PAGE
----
The Bakersfield Californian from Bakersfield, California on October 11, 1944 · Page 8
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The Bakersfield Californian from Bakersfield, California · Page 8

Bakersfield, California
Issue Date:
Wednesday, October 11, 1944
Page 8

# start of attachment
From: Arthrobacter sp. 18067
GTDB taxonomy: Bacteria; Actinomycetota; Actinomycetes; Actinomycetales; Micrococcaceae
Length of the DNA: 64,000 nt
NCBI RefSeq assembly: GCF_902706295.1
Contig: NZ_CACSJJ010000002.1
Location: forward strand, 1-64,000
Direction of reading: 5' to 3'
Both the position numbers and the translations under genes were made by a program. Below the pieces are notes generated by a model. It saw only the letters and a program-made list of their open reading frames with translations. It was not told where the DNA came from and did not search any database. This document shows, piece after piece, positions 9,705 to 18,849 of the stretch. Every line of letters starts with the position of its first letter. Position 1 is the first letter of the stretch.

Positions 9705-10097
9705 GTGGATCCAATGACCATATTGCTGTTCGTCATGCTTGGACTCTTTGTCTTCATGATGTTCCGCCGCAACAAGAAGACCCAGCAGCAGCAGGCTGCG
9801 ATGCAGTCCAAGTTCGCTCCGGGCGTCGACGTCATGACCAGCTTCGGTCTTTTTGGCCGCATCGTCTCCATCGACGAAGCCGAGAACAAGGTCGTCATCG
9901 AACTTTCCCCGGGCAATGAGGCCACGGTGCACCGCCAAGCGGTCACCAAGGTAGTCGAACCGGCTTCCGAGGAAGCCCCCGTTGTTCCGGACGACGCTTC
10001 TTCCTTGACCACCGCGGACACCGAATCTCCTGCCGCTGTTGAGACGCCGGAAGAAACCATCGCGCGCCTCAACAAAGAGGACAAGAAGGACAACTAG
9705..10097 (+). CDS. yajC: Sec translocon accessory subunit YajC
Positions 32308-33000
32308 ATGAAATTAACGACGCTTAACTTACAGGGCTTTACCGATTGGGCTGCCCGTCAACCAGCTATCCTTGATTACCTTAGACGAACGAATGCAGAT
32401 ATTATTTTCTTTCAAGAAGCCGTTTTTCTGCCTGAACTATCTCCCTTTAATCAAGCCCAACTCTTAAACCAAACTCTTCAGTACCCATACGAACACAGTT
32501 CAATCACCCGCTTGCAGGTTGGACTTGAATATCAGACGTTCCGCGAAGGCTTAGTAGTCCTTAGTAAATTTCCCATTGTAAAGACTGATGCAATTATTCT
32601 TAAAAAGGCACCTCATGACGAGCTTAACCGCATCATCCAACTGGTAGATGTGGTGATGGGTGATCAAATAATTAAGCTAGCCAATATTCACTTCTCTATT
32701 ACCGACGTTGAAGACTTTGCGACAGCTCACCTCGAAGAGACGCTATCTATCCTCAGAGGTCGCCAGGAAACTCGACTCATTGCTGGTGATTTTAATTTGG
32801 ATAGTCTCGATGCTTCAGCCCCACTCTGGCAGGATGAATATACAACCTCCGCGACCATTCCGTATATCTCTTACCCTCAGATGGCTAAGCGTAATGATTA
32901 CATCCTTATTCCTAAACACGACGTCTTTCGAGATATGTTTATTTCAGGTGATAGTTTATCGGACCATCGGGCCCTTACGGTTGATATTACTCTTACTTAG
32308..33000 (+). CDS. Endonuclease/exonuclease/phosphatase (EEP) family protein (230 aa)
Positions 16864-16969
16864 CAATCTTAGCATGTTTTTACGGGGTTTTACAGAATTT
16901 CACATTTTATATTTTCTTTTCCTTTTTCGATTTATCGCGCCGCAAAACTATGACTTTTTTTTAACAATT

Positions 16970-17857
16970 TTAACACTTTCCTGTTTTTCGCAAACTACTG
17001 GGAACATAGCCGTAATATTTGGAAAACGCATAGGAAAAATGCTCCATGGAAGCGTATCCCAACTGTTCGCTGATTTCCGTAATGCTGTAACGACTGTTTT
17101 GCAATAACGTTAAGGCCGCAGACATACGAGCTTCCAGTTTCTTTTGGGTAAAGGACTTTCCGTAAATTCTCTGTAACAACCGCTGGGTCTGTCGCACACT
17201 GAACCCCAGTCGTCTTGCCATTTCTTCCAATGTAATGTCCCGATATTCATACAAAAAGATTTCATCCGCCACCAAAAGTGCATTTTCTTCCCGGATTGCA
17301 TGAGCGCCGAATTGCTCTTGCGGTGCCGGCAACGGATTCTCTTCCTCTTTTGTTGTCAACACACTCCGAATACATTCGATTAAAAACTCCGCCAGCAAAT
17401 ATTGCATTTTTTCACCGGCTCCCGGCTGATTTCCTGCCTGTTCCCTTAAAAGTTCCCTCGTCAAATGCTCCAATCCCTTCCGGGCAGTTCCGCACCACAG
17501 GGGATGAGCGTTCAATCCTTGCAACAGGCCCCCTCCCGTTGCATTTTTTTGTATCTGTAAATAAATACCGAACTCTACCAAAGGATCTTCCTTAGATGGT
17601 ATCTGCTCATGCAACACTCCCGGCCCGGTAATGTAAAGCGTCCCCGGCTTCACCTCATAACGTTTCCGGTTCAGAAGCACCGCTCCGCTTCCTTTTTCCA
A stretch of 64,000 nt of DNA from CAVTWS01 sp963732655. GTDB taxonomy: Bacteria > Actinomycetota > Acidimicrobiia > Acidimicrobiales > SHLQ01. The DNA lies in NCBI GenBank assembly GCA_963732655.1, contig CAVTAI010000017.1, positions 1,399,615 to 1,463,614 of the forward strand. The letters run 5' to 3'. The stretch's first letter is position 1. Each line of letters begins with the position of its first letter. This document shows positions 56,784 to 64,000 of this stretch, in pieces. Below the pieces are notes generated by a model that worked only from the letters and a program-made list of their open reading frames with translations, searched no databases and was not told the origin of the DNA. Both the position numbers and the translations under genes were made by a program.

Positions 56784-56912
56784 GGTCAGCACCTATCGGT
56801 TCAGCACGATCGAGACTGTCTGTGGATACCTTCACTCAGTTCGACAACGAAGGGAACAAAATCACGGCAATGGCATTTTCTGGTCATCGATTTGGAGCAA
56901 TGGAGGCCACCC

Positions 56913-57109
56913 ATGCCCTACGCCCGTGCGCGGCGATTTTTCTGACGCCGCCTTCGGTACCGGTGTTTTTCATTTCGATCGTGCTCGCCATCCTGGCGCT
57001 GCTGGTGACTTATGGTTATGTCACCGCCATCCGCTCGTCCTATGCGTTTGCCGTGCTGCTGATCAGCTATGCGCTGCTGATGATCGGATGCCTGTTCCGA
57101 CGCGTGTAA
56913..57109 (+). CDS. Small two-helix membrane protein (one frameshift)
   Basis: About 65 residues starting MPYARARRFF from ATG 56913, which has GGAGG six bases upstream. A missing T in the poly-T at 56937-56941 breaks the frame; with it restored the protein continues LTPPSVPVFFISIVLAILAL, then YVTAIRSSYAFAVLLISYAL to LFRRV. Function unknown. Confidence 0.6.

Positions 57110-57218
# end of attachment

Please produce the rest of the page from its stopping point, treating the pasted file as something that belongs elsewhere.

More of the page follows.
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8 Wednesday, October 11, 1944 Q%e itakercfftib Ca Worn Ian SHARING between the SHEARS Hy MAE If you are just getting that package for the woman overseas into the innil, here nre a few things you do not need to put into it. No alarm clocks are needed, the le call docs the trick. If you have a flashlight keep it, tho <;;. I. j.-uie trots one from the army supplies. Tho woman in sfrvico also has ;i flat iron and besides thoy ar'j heavy to ship. Scrap bn-.k.s all have to pass through the censor when thoy fli.'inse stations and there is tfrave dancer of scrap book.s and diaries falling into om-iiiy hands. I Jest idea i<= to keep a scrap bonk at home for her to enjoy la lor. Ton bad. but sewing kits, shoe shine kits, manicure sets are nil available in the P. X., so why take the trouble of .shipping them. Girdles, too, are issued to tho G. J. fcninie. Bobby pins, hairnets, waving fluids, shampoo and toilet soaps arc all at the P. Now you want to know what to send. So here. It is according to the army dupe sheet. Leather folding picture frames —better with tho pictures, too. A booklet of family mugs and familiar places, always good. Identification bracelets with those littlo sentimenlH only people who are dear to each other c;jn think up. Silver doping chains are pretty nice, too. Personalized stationary does a lot for rnonile of the women who has to have regulation everything else. Sun glasses are popular with the women in f Mo army. There js plenty of glare at army fields and particularly in the sunny climates. SAUNDERS Fruitcake is the best kind of food to ship overseas. Among the books, send only the current best sellers, because the post libraries and the Red Cross get the older good ones. Cream deodorants and depill- tarie.H are not obtainable overseas and may bo appreciated. Colognes and perfumes in plastic compacts are handy to have, but forget the heavy exotic scents. They just don't go with a uniform. Hose, the sheerest you can find for off-duty wear. Handkerchiefs are still pood and are better if they are pale yellow linen to match the chamois-colored scarf and gloven worn with the uniform. And colorful scarves may be worn bandanna, style with sports and play clothes. Women in the service can wear appropriate clothes when engaging In active sports, such costumes as shorts, Blacks, two and three- piece play suits being welcome additions to the wardrobe. Brown kid gloves are worn with the winter \VAC uniform and winter off-duty dross. Lingerie does not have to be kbakl, but can be pretty and lare- trimrned. "White or pastel slips nre necessary for the now off-duty dresses. Housecoats are useful for relaxing around the AVAC quarters and be sure the slippers are comfortable, with strong soles, but light boel.s, because nobndy likes to hoar anybody clacking around tho barracks after lights are nut. Then Jf you know where yimr O. I. girl is, decide if she could use ski suits or swim togs, camera «m! films. (jonera.1 suggestions are starch (for tho girl in England), elastic for repairs, zippers, popcorn (un« popped), shirt hangers, and initialed clothes pins. .,. ' *:•,-:'••' -' CLASS OFFIC-KRS--Lo;ui<'rs of classes in Maker.sfield Ttteli School are Jjon Pruett. extreme left, president of the .senior class; Pat Stockton, president, sopbomoiv class; Dick Kills, president nf the junior class! and standing. Lorry Teter, freshman class president. CITE POWER ABSENT VOTERS STATE GROUP MAY CONTROL ELECTION Absentee voters of California, expected to number 500,000 including men and womon in the service, may decide who the next president of the United States will be, according to Frank M. Jordan, secretary of state, who conferred here yesterday with K. J. Veon, county clerk on procedures for counting the soldier ballots. California, a strategic state politically, and oftm unpredictable in its preferences, rnny find that Its absentee voters will havo a potent voice after November 7 while the final returns come in. Servicemen and women's votes must be. in this year by November 2:\ in order to be counted. Secretary nf State Jortlnn said that county clerks were boin« the authority to fill out the m.'iinder of affidavits if the turea were made authentically order that full representation be given to voters who might have nep-lectcd details of absentee ballot- inpr. He said that he thought the response in soldier voting wan going to be excellent as it was running as hiffh as 40 per cent. Uo said that out of 110,000 absentee ballots out from California, 34,000 had already been returned. lie said approximately 1000 ballots of absentee voters out of 3000 out in Kern county had been returned here showiner an even higher rate, of voting interest. Tf California voters do not receive their state ballot by October 1. thoy may receive the federal ballot, be said. ;-?>>, /'?v >".v,-',v. i'*t* ; /^-wjttqwxHVg*«%v - - - - :• i, -••™-^^^::v<:<wS?^ > ^^- ' . ^\¥*::y:" --.;• •. H '. re in Bakersfield High School Elects New Class Officers Returning Private Relates Experiences in South Asia G. I. Joe is making quite an imprint on India and he is liked a great deal by the natives, according to Private James O'Hare, Jr., homo on a sick furlough from the India- Burma theater of war. Private O'Hare WHS In the veterinarian corps of the medical unit, serving under General S til well and part of the effective group of 7nen that kept animals, men and materials moving up the Udo Hoar?. He pushed along with the combat units that went Into the Maingkwan and Hunan valley, Where Merrell's Ala lira uderH took the offensive against the Japanese. Most of the Burmese natives are friendly to the Allied troops, he reports. Part of Private O'Hare's duties was the training of horses, lioth as saddle and pack animals and many of these had to be taught to swim native rivers and streams, slick at the bottom with lava rock and bordered with almost impenetrable jungle. This Kern county lad, one of tho younger prize winners in Bakersfield Frontier Day Association rodeo riding, said bronco busting Is much the Fame In India as here, except POLITICAL ADVERTISEMENT WK • - - • ** - -. '.* . . - . V . ..V L * •-. '-V- ' ''' • - *. .-.v«» •f v.v, I.".-- m .••I •V.* • r '•- ,-OAV '-M > m .- -. See and Hear Lt. Governor FRED OUSER Tonight for the continual pests of Insects and fevers that bother men and animals alike. He wild that the Impact of India upon the average G. I. is hard to take, particular the beggers, purposely crippled from infancy because of Illegitimacy of birth and the caste system that prevents a human being from ever changing his station in society. American Influence Is predominant everywhere in India at the present time, said Private O'Hare, who observed that both Mohammedans and Hindus work side by side for the Americans and have become, In many instances, reconciled to the American ideas that persons of various religions can work together. The attitude of the American soldier to the native is much different from that, of the English soldier, he com- merited. The army transportation system has almost revolutionized India In many respects, because where formerly one train ran a week, now GO trains a week go carrying supplies. He reported that the 70 rupees a day paid to Indian workers was as much as they formerly earned in a. month and that both adults and children were showing better physical health as tho result of better food, as well as the health and sanU tatkm measures taken by the Americans. It is not unusual for huge vultures to sweep down upon a group of men and snatch food from their hands while eating, the private reported, and he related how on one march, they passed a place where vultures swooped and settled. Upon investigation it proved to be an open cemetery where the bodies were devoured by the vultures. Private O'Hare commented upon the bravery of the Chinese soldier, and the difficulties of understanding between the average Chinese soldier and the average American soldier, "the difference In viewpoint, background and training being so enormous unless you have great patience and a sense of humor, it is exceedingly difficult," he said. Private O'Hare was first sent to an Indian hospital and was later flown to Miami, Kla,, arriving this week at Modesto, where he will report for further hospltalization at the end of 10 days. Kagerly awaited by students and faculty alike, the election returns of the class ol'1'icer voting bold Thursday at Bakersfield High School showed Don Pruett, chosen by bis senior classmates to hold clown the job of senior class president, with L. C. Lovely running him a close second. Miss Lucille Uow was voted In as vice-president, witli Miss Joanne Meske runner-up; Miss Betty Ashvvorlh was elected as senior secretary, with Miss Beverly Stephenson running second, and Bob Ak-Kinnon was elected to the post of senior treasurer, witli Miss Barbara HeaJy, runner-up. "Winning the junior class presidency was Dick EJli.s, who was given a close race by Miss Sully Burke; while Brenton Anderson was elected vice-president, with Gene ^immor another close second. Miss Kaminie Lou Seelcy will be the sec-rotary, with Miss Jean Clark coming in second. Elected as junior treasurer was Miss Sandy Samlstead, given close competition by Miss Dorothy Yutes. Sophomore class presidency was won by Miss Pat Stockton, with Miss Donis Baker coming in second. Miss Marco McKce won the post of sophomore vice-presidency, with Miss Nita Sellers a runner-up. Elected as secretary was Miss Mary CaUUvell, with Miss Vivian Ann Prunly coining in second. Miss Tbclma Cady was voted in as sophomore treasurer, while Miss Betty Crosby was second in the race. Given a close race by Clyde Zuvcr, Lorry Teter was elected us freshman class president, while. Sylvia Davidson, with Miss SalJio Salisbury running second, was elected as vice- president. Miss Clydene Holland, with MJ'SH Sliirleo Hurt rimncr-iip,' will be class secretary; ami Miss Syl MeNinch, with Kobert Koss, runner-up, will be <_-l;uss treasurer. Miss Ituth Neiman, adviser for the student body elections, announced that tho following members of the election board were especially helpful in organizing and MipeVvisintr the student voting yesterday: Miss Jane Clare, chairman of the election board; Miss Barbara Thomson, girls' league; Bill Sanders, boys' service; Anne Tolle, Blue and White; Miss Betty Mooney, hostess; Miss Laura Bush, Valkyries; Don Sutton, cadets; Jack Ellery, Big "B;" Mike Combos, boys' federation. Brock Department Featured in Book T Published in the current issue of the Dry Goods Journal, a national trade magazine circulated throughout the department stores of the United States, is an article about the yardage department of the Malcolm Brock Company of this city. Included with the article are several pictures of the displays featured by the store in its windows and on the counters. IS CITED—Corporal Carroll L. Keesee, 38, brother of R. H. Kee- sce, 405 Decatur street, Oildale. has boon cited for his performance in the Fourth Troop Currier Squadron, Twelfth Air Force, while participating in operations in the China-India-Burma theater, and is entitled to wear the Distinguished Unit Badge. The citation in part reads: "The Fourth Troop Carrier Squadron ordered from its station in the Mediterranean theater to India to give desperately needed support to isolated Allied units fighting in the Jmphal valley and Myitkyina areas." The Fourth Squadron assisted in delivering "35,000 troops, 13,000 tons of food, equipment, medical supplies, arms, ammunition and 390 mules, and in evacuating on return flights more than 3500 Allied casualties. Through the proficiency and heroic self-sacrifice on the part of each member of the expedition in accomplishing almost impossible feats, the reinforced Allied army was enabled to resume, the offensive and drive the enemy from this area." KAISER NOT SUPERSTITIOUS PORTLAND, Ore., Oct. 11. OP)™ There's iTothinff half-way about Henry J. Kaiser's Swan island shipyard, even in the way it flaunts superstition. Friday the thirteenth the yard will deliver the thirteenth tanker from shipyard No. 1. There'll be 33 persons on the launching- program, and 13 diners at the sponsor's table. ARRAIGNED Four men were arraigned yesterday in Judge Frank Noriega's Third Township Court on charges of violation of the alcohol beverage control act. Ben Johnson, Mack Allen and Kd Grady pleaded not guilty and their trial date was set for October 17 at 2 p. m. James Mobley pleaded guilty and will be sentence'd at the same time. Hearing for Couple Continued to Oct. 11 Judge Stewart Magee heard three cases yesterday in Sixth Township Court. Theda and Theodore Rowe, each charged with robbery and grand theft from a person, were arraigned. No plea was entered, hearings will be continued October 11 at 2 p. m. Wiley Dorris is counsel for the defendants. Albert Plant was arraigned charges of contributing to the delinquency of a minor. Bail was set at $1000. Morris Chain was defense counsel. Bail for James Leroy Eldridge, charged with grand theft of an automobile, was set at $3000 which was not furnished. The preliminary hearing will be October 20, at 2 p. m. on 11 ' ^^^**i^^^^»»fc register now Jefferson Park Deadline for Blue Tokens Extended Members of tho food trade will have through October 1C, rather than through October 9, in which to deposit bluo ration tokens in ration bank accounts or to exchange them for other forma of ration currency, tho Fresno district OI'A office announced today. In connection with the discontinuance of blue tokens for consumer use on September 30, the original plan gave the trade an additional nine days—through October 9—in which to deposit tokens, or in which to exchange them at their local Wai- Price and Rationing Boards for other ration currenc3'. Because of the large number of tokens spent by consumers at or near the September 30 deadline, trade members in some instances may not be able to turn them in by October 9. Today's action, therefore, gives the trade an additional seven days for this purpose. Gef your P.D.Q. Certificate for a new post-war TEmrson Radio Preference Delivery Quota Avoid rtie post-war rush for new radios. Reserve your Emerson Radio today by signing the £mcrson Preference Register in our store. No deposit — no obligation. Get your P.D.Q. Certificate and be among the first to buy a new Emerson Radio when civilian sets become available. Radio and Appliance Co. faj_i. L' . .. ftU-i— "f ... i , - - .... *_--?,„_.. Fox Theatre Building 2015 H Street, Dial 4-4055 Long Distance call is almost as good as being there in person. Helps a lot when there aren't too many other calls on the wires. Houser Will Discuss Issues qf His Campaign \ HOMPSOI BRAND r- IT'S UP TO YOU TO SEE THEM THROUGH GIVE TO YOUR WAR CHEST S wh u can 9 circuits U. S. SENATE i from 7 to 10 PUBLIC CORDULLY INVITED BETTER BLEND FOR BETTER DRINKS CLENMORE DISTILLERIES COMPANY Incorporllcd LOUISVILLE. KENTUCKT night for service men and women. Blended Whiskey 86.8 Proof 65% Grain Neutral Spirits THE PACIFIC TELEPHONE AND TELEGRAPH COMPANY 1520 Twentieth Street, Bakerstield. Telephone 4*4561 Weed Patch Service I McFarland Students Station Burglarized Map Fire Week Plans Two burglaries, both of -\vhich happened sometime during the night, were reported to the county sheriff's office early this morning. An undetermined amount of cash was taken from Weed Patch Service Station, according to Judge O. F. Pariah, proprietor. Deputy Sheriff Grover Kays is investigating. D. J. Nord of Rosedale reported that his store was entered some time during the night and cotton saks and oil taken. Deputy Sheriff Lawrence Johns is investigating. nfant Boy Succumbs on Santa Fe Train A 3-months-old infant, Larry Basil Cooper, died eaily this morning aboard Santa Fe train 23 between Mojave and Bakersfield, according to H report received by the coroner's office today. An inquest is pending. The child's mother is Mrs. Beatrice Cooper of Tulsa, Okla., and the father ig P. B. Cooper, seaman in the navy stationed at Coronado. FOUR GIRLS ARRESTED Police arrested four girls between the ages of 8 and 10 yesterday afternoon on charges of shoplifting. They are said to have taken junk jewelry from three downtown stores Saturday. They were released in the custody of their parents. McFarland High School students and teachers are planning 1 to Heed Fire Prevention Week by giving full co-operation to the local fire flght- ang authorities and by cleaning up all possible fire hazards on the campus, it was announced by Principal L. A. Wiemers. Appointed to serve not only for Fire Prevention Week but for the school year, is a fire safety committee which will take over the responsibility for co-operatingr with school officials in reducing the dangers of fire around the high school. Members of the committee include Leon Combs, fire chief; Don Bendoski, Barbara Taylor and Evelyn Lindley. Included in the responsibilities of the committee are such duties -as making a daily inspection of the exits, making reports and recommendations to the principal, arranging through the principal for cleatfng any blocked exits, acting as custodian of the red flag known as the "fire obstructoin," and inspecting the building periodically for fire hazards. * Fire drill rules and a building evacution chart have been prepared to expedite the fire drills, Mr. Wiera- era reported. SENTENCED Jenny McVey, charged with assault with a deadly weapon, was sentenced yesterday to 180 days, 30 of which she must serve in the county jail and the remainder suspended for a period of 2 years by Judge Frank Noriega of Third Township Court. *-.. *-. /**- W ' / '£«• K'-'* l £ > - *^A •v> '-v - 'J - r. I'.". 1 - Sfc /?.&:; - M . f. ?*:•.* • -:• c- V i. *.- t,. • - I * • 4 L • f ' LTHLft '.-<• :-. .-.<• W L- 'I'-,' ' "* •va r. V.V Iff,- •'•'•'• * . MUNSIN famous little Garter-Brief 'S newest treat for you! that gentle sleek* wardrobe. ener, garter-belt and pantie in one ... in snow cool colors cooked up to add fresh fillip to your >nderful whimsy . . . and smooth as ice cream . . . being made of Munsingwear's own Foundette knitted rayon with zipper closing, and elastic at the waist! MAIN FLOOR CORSET SHOP Many N DOBBS HATS Arrived Today • • • • - *_•_*••• »...*' ».• ».*.*.P.* ,"•» V.V.VA'. ' ,v.**v -v. •. . f i + fit i m m I m - . •'•X-.'. v.' .y •,-- - 1 > 4 * » » • » » • ' • i i i r 1 ••"'' v;vA-;---*ttK*-*''' .%'.'.V*-. .v.v,v.v.-.v: : X : >£ : :vt : i i i J | i • • ••••**••••»• iilii FIVE HUNDRED A young cloche anH a smart one! Dobbs new V-badf, flatiron crown, with watch fob braid trim. In fall town and country colors. Dobbs-sized to your head. $795 i MAIN FLOOR Dobbs Hats Are Exclusive With Us r . ^ I